Ghana Secures Debt Relief From Creditors, Hopes to Restructure $13 Billion Eurobond Debt

Ghana is facing a significant balance of payment gap, currently in the final stages of reaching an agreement to revamp $13 billion of debt with its eurobond investors by the end of March this year.

The deal with its eurobond holders is crucial for Ghana to access new International Monetary Fund (IMF) financing, which will allow the country to receive $600 million every year between 2023 and 2027 under its $3 billion bailout program.

It could also unlock an additional $300 million in funding from the World Bank’s development policy financing, along with an extra $250 million in support for the Ghana Financial Stability Fund.

Ghana has already secured a debt-relief deal with its official creditors, including the Paris Club and China, under the G20 Common Framework.

The agreement, announced on Friday, will grant Ghana a moratorium on debt payments through May 2026, and will restructure as much as $5.4 billion of bilateral debt.

The comprehensive debt treatment agreement with official creditors was a key requirement for the IMF to disburse $600 million to Ghana, which is expected to happen in a week.

According to IMF Managing Director Kristalina Georgieva the agreement “paves the way for IMF Executive Board consideration” of the first review of Ghana’s program.

“I want to thank the Official Creditor Committee, especially the co-chairs, China and France, for all their work to reach this agreement. This is another substantial milestone for the G20 Common Framework under which G20 creditors joined forces to agree on debt relief for Ghana,” she said.

As a condition for the program, the Ghanaian government is expected to reduce its public debt-to-GDP ratio to 55% by 2028.

Before the commencement of the program in 2023, Ghana’s debt-to-GDP ratio was forecasted to reach 109%. Public debt — excluding loans to state-owned enterprises — eased to 66.4% of gross domestic product at the end of September, helped by the completion of a domestic debt reorganization.

The investors mainly suffered interest-rate cuts when they swapped about 126 billion cedis ($10.5 billion) of local debt last year.

Ghana is not the only African country that has sought debt relief under the G20 Common Framework.

Chad, Ethiopia, and Zambia have similarly submitted debt relief requests under this platform, which has seen slow talks due to coordination issues and disagreements over assessing the comparability of treatment between different types of creditors.

The debt crisis in Ghana and other African countries has raised concerns over the sustainability and transparency of their borrowing practices, especially from China, which has emerged as a major lender to the continent.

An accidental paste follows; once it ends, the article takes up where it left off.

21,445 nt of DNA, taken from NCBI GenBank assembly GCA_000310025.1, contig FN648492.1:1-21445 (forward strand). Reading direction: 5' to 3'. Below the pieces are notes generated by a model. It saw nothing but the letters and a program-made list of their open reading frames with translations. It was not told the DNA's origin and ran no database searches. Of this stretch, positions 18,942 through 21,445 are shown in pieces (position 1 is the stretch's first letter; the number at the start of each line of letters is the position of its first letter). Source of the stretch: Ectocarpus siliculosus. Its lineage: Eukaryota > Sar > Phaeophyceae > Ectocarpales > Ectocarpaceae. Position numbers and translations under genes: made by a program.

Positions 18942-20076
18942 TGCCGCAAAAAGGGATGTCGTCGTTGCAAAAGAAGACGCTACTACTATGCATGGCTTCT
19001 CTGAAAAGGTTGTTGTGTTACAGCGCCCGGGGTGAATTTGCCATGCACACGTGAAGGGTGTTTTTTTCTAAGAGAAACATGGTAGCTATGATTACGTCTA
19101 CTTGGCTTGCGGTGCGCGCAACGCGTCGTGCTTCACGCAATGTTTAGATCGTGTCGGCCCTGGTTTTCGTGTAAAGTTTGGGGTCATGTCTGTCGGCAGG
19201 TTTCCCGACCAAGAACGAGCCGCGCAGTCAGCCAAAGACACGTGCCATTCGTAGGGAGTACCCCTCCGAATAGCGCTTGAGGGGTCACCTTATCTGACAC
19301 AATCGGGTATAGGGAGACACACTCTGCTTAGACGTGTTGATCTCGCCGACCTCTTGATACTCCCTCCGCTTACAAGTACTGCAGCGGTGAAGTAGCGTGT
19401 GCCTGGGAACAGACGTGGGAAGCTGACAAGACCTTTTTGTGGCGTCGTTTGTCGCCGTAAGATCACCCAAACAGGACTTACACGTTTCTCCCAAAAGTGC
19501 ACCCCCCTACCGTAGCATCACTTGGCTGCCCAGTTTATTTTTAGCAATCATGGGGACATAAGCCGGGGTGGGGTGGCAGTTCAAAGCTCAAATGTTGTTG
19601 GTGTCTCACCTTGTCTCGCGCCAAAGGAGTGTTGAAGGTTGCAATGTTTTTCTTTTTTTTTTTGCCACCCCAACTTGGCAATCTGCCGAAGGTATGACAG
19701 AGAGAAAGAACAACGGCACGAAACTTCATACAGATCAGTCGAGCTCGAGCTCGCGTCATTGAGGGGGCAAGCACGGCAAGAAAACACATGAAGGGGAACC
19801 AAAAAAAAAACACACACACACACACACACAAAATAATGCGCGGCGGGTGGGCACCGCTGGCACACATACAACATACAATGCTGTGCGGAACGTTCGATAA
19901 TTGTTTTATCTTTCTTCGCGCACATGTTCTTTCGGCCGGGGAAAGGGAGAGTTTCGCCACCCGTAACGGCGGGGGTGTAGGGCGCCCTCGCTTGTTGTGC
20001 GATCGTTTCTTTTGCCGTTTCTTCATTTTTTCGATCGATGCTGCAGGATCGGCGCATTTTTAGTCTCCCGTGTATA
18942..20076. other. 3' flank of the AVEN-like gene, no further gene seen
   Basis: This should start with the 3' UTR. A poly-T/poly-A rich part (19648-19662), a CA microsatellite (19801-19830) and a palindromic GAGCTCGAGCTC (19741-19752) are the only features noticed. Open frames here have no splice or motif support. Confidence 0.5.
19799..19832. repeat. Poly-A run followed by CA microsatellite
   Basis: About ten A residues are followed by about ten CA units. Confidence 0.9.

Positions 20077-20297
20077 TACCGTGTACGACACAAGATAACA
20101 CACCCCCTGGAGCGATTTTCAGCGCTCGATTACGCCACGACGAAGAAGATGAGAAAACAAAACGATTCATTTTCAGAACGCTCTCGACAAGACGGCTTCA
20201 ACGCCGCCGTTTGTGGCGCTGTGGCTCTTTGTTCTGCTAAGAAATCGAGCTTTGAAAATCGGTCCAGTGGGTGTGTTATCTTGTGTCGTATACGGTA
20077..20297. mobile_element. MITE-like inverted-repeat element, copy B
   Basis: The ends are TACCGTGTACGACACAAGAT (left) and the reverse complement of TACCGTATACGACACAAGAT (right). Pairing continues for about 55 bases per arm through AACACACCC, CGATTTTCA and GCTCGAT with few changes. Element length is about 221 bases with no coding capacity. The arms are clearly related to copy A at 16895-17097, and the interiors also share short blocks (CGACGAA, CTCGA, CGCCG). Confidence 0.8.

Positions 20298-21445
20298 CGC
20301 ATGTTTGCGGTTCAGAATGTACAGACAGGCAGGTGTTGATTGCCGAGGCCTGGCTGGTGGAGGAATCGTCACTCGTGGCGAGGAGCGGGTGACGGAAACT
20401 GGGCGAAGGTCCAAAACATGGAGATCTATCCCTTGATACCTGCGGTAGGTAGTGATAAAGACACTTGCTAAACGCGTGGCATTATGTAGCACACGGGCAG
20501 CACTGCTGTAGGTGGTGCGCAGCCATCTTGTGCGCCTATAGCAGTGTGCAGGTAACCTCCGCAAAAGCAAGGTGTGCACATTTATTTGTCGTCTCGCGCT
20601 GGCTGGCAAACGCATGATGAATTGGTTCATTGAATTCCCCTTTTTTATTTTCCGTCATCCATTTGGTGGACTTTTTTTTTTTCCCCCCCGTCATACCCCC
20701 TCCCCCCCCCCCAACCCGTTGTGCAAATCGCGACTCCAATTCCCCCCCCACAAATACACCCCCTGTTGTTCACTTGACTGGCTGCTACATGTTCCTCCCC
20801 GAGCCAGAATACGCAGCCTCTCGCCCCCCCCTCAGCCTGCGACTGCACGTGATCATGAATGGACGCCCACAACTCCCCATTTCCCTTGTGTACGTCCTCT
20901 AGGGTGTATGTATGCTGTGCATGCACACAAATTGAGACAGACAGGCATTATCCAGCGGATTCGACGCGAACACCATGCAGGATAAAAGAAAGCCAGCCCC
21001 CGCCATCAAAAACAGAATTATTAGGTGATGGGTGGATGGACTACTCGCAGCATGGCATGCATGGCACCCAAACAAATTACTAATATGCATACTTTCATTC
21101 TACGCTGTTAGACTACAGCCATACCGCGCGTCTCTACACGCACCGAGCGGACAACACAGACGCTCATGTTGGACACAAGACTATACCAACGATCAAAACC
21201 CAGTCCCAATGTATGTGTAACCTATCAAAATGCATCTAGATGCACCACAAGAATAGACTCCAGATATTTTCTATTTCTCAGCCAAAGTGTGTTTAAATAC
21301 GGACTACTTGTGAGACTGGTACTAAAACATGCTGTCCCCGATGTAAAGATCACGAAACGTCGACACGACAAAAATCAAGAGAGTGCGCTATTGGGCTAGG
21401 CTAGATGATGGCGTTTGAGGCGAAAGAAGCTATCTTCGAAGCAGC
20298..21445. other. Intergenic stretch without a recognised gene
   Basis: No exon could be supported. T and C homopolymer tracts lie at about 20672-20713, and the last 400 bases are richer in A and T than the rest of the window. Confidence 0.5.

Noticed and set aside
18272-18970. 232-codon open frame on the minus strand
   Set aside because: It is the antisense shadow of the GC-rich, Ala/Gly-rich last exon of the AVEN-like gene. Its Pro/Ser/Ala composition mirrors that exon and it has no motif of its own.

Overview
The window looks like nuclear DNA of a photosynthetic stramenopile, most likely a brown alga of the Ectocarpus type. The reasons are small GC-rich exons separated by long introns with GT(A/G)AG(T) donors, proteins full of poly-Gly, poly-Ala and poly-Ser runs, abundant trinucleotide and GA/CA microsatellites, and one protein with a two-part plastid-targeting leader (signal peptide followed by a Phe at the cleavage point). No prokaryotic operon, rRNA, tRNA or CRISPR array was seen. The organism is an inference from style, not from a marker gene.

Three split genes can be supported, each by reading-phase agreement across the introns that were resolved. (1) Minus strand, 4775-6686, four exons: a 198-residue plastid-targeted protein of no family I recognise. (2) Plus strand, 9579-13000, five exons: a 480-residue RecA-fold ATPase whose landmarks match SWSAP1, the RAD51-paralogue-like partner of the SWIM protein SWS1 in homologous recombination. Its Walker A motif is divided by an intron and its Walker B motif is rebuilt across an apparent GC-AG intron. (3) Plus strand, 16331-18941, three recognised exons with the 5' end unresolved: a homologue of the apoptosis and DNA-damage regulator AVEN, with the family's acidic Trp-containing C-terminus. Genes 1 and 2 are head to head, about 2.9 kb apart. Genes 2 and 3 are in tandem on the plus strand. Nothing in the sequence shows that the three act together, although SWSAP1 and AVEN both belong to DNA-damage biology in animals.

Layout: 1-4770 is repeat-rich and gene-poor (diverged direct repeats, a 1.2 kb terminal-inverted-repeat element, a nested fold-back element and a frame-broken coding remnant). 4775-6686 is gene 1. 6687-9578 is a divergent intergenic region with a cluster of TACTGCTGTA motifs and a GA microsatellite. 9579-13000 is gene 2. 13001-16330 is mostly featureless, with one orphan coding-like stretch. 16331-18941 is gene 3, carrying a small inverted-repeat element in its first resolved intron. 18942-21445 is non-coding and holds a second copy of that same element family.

According to the China Africa Research Initiative at Johns Hopkins University, China’s total outstanding debt claims on Africa amounted to $148 billion by 2019, accounting for about 20% of Africa’s external debt stock.

The IMF and the World Bank have urged China and other creditors to fully participate in the debt relief efforts and to disclose the terms and conditions of their loans.

They have also called for more fiscal discipline and revenue mobilization from the African governments to ensure that the debt relief is not wasted.

Ghana, which is known for its rich natural resources such as gold, cocoa, and oil, has been hit hard by the Covid-19 pandemic, which has disrupted its economic activity and reduced its export earnings.

The country’s growth rate slumped to 0.4% in 2020, down from 6.5% in 2019. The government has implemented various measures to mitigate the impact of the crisis, such as providing stimulus packages, expanding social protection, and increasing health spending.

The debt restructuring deals with official and private creditors are expected to provide some breathing space for Ghana to overcome its immediate liquidity challenges and to pursue its long-term development goals.

However, the success of these deals will depend on the willingness and cooperation of all parties involved, as well as the effective implementation of the reforms agreed upon.

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Lawrence Baraza

Lawrence Baraza is a dynamic journalist currently overseeing content at Metropol TV Digital. With a keen focus on business news and analytics, Lawrence guides the platform in delivering insightful, data-driven content that empowers its audience to make informed decisions. Lawrence’s commitment to quality and his ability to anticipate market trends make him a key figure in the digital media landscape. His work continues to shape the way business news is consumed, making a significant impact in the field.

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